Zonal and vertical changes in nutrient stoichiometry corroborate the notion of an exogenous source of N to the Angola Gyre. The SAMW-to-thermocline N* increase in the gyre is consistent with the addition of N in stoichiometric excess of P (i.e., relative to the N:P ratio of the regional nutrient supply, 15.5:1) while the SAMW-to-thermocline N* decrease in the western tropical basin suggests that sinking OM may be lower in N:P than the regional nutrient supply (SI.4).

Despite the existing data pointing to complete nitrate consumption in the Angola Gyre surface, instances of incomplete nitrate assimilation could occur in this perennially-upwelling feature, and these could cause the loss of high-δ15N nitrate (by advection), with low-\({{{{{\rm{\delta }}}}}}\)15N OM retained and remineralized in the gyre thermocline29,50. However, the regeneration of OM deriving from partial nitrate assimilation, which would have an N:P of ~15.5:1, could not yield the high N* observed in the thermocline. Additionally, mixed-layer nitrate was measurable at only three of 19 stations at the time of our sampling, reinforcing the view that nitrate is seldom unconsumed in Angola Gyre surface waters in spring, and likewise in autumn44. The δ15N of thermocline nitrate could arguably be lowered by the lateral export of high-δ15N dissolved organic N from the gyre surface. However, high-δ15N dissolved organic N export cannot account for the regional increase in thermocline N*. We thus rule out partial nitrate assimilation and dissolved organic N export as explanations for the low \({{{{{\rm{\delta }}}}}}\)15N of Angola Gyre thermocline nitrate.

Atmospheric deposition can introduce exogenous N to the surface ocean with a δ15N < 0‰51 and an N:P ratio >1000:152, potentially explaining both the low-δ15N nitrate and high N* of the Angola Gyre thermocline. However, estimates of the N deposition flux to the South Atlantic are orders of magnitude too low to account for our observations52 (SI.5). We thus conclude that the exogenous N in the Angola Gyre thermocline derives from N2 fixation.

Origin of the N2 fixation signal in the Angola Gyre thermocline

The low δ15N of Angola Gyre thermocline nitrate could originate, at least partly, in the tropical North Atlantic basin where N2 fixation rates are elevated14,17,28,49, and be transported into the gyre by equatorial feeder currents (Fig. 1). We address this possibility by estimating the concentration-weighted influx of nitrate δ15N by the three Angola Gyre feeder currents: the Equatorial Undercurrent, the South Equatorial Undercurrent, and the South Equatorial Countercurrent40. We estimate the δ15N of the Equatorial Undercurrent, South Equatorial Undercurrent, and South Equatorial Countercurrent end-members to be 5.7‰, 6.0‰, and 6.3‰, respectively (‘Methods’; SI.6). The relative contribution of each current to Angola Gyre thermocline nitrate based on transport volumes42 yields a mean flux-weighted nitrate-δ15N of 6.1 ± 0.1‰. While lower than the δ15N of underlying SAMW (6.4‰), this end-member is not low enough to decrease Angola Gyre thermocline nitrate δ15N to 5.7‰ (nor to the observed minimum of 4.6‰). Thus, some amount of the low-δ15N signal must derive from local N2 fixation.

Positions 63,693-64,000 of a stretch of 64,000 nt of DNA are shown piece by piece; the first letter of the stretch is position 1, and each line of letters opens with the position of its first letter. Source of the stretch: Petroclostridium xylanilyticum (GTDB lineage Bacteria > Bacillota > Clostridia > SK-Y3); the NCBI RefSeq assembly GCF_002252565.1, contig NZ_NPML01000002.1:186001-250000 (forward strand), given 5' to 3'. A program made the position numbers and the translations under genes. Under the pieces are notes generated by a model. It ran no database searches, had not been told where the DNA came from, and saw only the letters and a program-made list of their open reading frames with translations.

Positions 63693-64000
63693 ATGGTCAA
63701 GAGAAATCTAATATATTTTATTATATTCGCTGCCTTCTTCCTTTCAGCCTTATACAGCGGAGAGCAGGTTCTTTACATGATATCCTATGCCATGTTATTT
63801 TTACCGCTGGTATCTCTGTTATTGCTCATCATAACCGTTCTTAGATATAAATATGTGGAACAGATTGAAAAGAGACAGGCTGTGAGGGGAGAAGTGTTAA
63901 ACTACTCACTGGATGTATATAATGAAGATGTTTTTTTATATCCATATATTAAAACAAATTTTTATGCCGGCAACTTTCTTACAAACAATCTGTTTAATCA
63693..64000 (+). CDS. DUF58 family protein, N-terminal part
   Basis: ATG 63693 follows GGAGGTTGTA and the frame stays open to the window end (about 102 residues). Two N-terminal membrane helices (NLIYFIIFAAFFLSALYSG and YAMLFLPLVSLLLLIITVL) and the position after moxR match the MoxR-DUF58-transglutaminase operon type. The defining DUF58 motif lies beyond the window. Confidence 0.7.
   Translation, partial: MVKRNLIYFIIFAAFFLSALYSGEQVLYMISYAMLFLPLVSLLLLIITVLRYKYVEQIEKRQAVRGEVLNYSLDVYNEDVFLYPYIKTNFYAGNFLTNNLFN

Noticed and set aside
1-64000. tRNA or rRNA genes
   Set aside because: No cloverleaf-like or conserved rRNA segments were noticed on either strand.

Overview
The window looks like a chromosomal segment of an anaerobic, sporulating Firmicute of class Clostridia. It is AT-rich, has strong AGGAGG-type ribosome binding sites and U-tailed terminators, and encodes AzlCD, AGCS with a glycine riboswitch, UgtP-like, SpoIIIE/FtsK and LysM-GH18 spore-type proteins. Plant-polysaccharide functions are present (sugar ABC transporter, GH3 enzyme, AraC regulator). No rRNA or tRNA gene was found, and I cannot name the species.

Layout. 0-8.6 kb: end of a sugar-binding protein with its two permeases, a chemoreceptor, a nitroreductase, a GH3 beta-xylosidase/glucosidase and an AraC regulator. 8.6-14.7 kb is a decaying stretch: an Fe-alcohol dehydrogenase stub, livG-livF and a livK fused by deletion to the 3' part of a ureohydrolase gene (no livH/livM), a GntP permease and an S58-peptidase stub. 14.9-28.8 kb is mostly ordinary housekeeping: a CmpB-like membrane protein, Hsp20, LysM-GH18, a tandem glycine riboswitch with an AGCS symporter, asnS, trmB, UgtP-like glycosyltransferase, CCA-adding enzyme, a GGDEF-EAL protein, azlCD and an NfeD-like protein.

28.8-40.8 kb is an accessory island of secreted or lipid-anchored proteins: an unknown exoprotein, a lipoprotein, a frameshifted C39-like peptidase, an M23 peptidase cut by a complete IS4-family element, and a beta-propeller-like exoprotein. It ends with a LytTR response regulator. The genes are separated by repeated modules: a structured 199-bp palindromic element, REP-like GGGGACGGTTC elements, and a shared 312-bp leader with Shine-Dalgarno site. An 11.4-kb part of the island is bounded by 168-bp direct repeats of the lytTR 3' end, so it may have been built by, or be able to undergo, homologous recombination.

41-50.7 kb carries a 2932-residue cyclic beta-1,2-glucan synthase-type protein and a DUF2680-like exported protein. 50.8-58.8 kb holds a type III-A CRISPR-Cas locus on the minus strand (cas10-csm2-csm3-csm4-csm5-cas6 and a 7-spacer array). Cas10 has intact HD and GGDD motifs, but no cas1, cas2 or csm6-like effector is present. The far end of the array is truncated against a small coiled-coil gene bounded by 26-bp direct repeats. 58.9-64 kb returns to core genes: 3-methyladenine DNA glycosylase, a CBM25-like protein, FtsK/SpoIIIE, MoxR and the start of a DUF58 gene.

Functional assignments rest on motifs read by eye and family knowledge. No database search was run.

Our conclusion that N2 fixation occurs in the Angola Gyre is further supported by the slightly lower δ15N of nitrate at the depth of the AOU maximum compared to that of core SAMW (6.2‰ versus 6.4‰; Fig. 2b, g, d, h). Given that the provenance of the high AOU signal is in situ primary production40, OM remineralized at the AOU maximum is lower in δ15N than SAMW nitrate, consistent with its low δ15N deriving from N2 fixation in Angola Gyre surface waters. Additional support comes from direct rate measurements made during the CoFeMUG cruise53 and other rate data from near the Angola Gyre15,54,55, which indicate N2 fixation rates ranging from undetectable to ~170 μmol N.m−2.d−1. Regional observations of diazotrophs (Trichodesmium spp. being the most abundant) and diatoms hosting N2-fixing symbionts (Rhizosolenia and Chaetoceros spp.) further substantiate the occurrence of N2 fixation in the Angola Gyre53,54,56,57.

Quantifying the N2 fixation rate in the Angola Gyre

Using our nitrate δ15N data, we estimate the annual rate of N2 fixation in the Angola Gyre, considering two scenarios: (1) the low-δ15N of thermocline nitrate is generated solely from in situ N2 fixation and superimposed on SAMW nitrate, and (2) local N2 fixation contributes the fraction of low-δ15N thermocline nitrate that is not supplied by the equatorial feeder currents. For both scenarios, we estimate the fraction (f) of newly fixed nitrate in the Angola Gyre as:

$$f=\frac{{{{{{{\rm{\delta }}}}}}}^{15}{{{{{{\rm{N}}}}}}}_{{{{{{\rm{AGmean}}}}}}}-{{{{{{\rm{\delta }}}}}}}^{15}{{{{{{\rm{N}}}}}}}_{{{{{{\rm{scenario}}}}}}\_{{{{{\rm{mean}}}}}}}}{{{{{{{\rm{\delta }}}}}}}^{15}{{{{{{\rm{N}}}}}}}_{{{{{{{\rm{N}}}}}}}_{2}{{{{{\rm{fix}}}}}}}-{{{{{{\rm{\delta }}}}}}}^{15}{{{{{{\rm{N}}}}}}}_{{{{{{\rm{scenario}}}}}}\_{{{{{\rm{mean}}}}}}}}$$

δ15NAGmean is the mean concentration-weighted δ15N of Angola Gyre nitrate for the upper water column (σθ ≤ 27.0), estimated to be 5.7 ± 0.4‰ (5.5–5.9‰; 5th−95th percentiles; Methods), δ15NN2fix is the δ15N of nitrate regenerated from diazotrophic OM, −1‰30,31, and δ15Nscenario_mean is the scenario-specific mean concentration-weighted δ15N of nitrate supplied to the Angola Gyre thermocline (6.4 ± 0.1‰ and 6.1 ± 0.1‰ for scenarios 1 and 2, respectively).

For scenario 1, f = 9% (6–12%; 5th−95th percentiles) and for scenario 2, f = 6% (2–9%; 5th−95th percentiles). On average, therefore, 6–9% (associated with scenarios 2 and 1, respectively) of the nitrate above SAMW originates from local N2 fixation. This mass-balance method neglects particulate organic N, which is reasonable given that this pool contributes negligibly to total N, accounting for <1% of the fixed N reservoir above σθ = 27.0. Our approach is validated by the concentration-weighted δ15N that it yields for nitrate above σθ = 27.0 in the western tropical basin of 6.3 ± 0.1‰ (6.2–6.4‰; 5th−95th percentiles), indistinguishable from that of SAMW (6.2 ± 0.1‰). This correspondence further confirms that N2 fixation is negligible in the tropical waters west of the Angola Gyre.